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Jury considers fate of warden's wife who disappeared with killer

September 20, 2011 |  9:54 am

Bobbi Parker
Jurors have resumed deliberations in the trial of a former Oklahoma prison warden's wife accused of helping a convicted killer escape and then living with him on a Texas ranch until their arrest more than a decade later.

Bobbi Parker, 49, is charged with helping Randolph Franklin Dial escape from the Oklahoma State Reformatory in Granite, where her husband was deputy warden, in 1994. Dial had been sentenced to life in prison in 1986 after he confessed to the 1981 killing of martial arts instructor Kelly Dean Hogan, 27.

Jurors began deliberating Monday. The Parkers have two daughters, who were 8 and 10 at the time of their mother's disappearance.

Prosecutors say that Parker fell in love with Dial, became his mistress and helped him escape from the prison that her husband ran -- and that the couple lived on the lam as husband and wife under assumed names (Richard and Samantha "Sam" Deahl) during a "decade of deception."

After their capture, Dial told investigators that he had held Parker captive.

Defense attorneys say Dial drugged and kidnapped Parker, threatening to hurt her family if she tried to escape.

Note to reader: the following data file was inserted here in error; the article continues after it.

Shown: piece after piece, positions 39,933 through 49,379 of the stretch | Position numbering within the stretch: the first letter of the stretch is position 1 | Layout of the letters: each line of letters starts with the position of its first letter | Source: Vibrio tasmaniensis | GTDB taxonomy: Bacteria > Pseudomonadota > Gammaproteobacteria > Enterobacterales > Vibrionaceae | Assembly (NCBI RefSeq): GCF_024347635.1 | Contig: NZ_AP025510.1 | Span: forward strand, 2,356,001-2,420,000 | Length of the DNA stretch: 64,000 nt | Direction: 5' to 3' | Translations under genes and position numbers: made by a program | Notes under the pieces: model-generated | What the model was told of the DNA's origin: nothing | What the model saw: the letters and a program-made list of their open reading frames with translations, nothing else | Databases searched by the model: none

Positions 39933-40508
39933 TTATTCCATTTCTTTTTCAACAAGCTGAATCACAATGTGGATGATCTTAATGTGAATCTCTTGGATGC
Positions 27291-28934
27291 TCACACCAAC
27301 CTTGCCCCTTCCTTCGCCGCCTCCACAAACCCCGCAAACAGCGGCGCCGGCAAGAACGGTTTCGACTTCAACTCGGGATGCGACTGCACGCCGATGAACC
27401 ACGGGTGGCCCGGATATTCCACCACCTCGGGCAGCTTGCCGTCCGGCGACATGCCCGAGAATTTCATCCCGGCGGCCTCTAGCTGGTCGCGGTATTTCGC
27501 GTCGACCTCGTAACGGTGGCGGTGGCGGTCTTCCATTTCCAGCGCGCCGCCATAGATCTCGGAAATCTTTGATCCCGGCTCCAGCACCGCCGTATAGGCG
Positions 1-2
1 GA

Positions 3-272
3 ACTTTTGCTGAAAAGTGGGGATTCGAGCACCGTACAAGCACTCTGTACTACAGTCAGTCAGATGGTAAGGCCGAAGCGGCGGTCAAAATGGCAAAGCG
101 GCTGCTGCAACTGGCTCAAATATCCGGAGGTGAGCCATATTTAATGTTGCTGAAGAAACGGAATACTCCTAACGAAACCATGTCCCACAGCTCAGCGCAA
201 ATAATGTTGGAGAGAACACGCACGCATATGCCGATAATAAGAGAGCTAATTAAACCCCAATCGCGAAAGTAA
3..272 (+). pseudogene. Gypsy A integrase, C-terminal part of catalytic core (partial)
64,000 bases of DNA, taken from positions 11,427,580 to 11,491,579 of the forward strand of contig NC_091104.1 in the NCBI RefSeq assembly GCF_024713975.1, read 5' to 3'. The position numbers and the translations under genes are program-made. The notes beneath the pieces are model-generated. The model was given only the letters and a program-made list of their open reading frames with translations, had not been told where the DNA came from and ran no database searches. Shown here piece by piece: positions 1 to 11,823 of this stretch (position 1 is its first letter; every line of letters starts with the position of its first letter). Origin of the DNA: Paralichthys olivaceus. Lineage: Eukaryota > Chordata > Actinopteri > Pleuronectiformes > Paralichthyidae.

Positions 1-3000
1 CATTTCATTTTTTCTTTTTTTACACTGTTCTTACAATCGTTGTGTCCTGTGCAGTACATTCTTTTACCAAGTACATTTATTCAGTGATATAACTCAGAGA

The two were discovered living on a Campti, Texas, ranch in 2005 after officials followed up on a tip generated by the TV show "America’s Most Wanted."

At the time, Dial, 60, told investigators that his relationship with Parker was never romantic, that they lived in separate rooms and that she likely developed a type of Stockholm syndrome that kept her with him.

Jurors deliberated for about an hour late Monday.

Parker stood next to her husband Monday night, but didn't answer questions from the media after a long day at the Greer County Courthouse, according to KOCO-TV.

She faces up to 10 years in prison if convicted. Dial died in prison in 2007.

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-- Molly Hennessy-Fiske in Houston

Photo: Bobbi Parker, top left, is shown with her husband, Randy, right, and other family members during a break from her trial late Monday afternoon.  Credit: Jim Beckel / The Oklahoman / Associated Press

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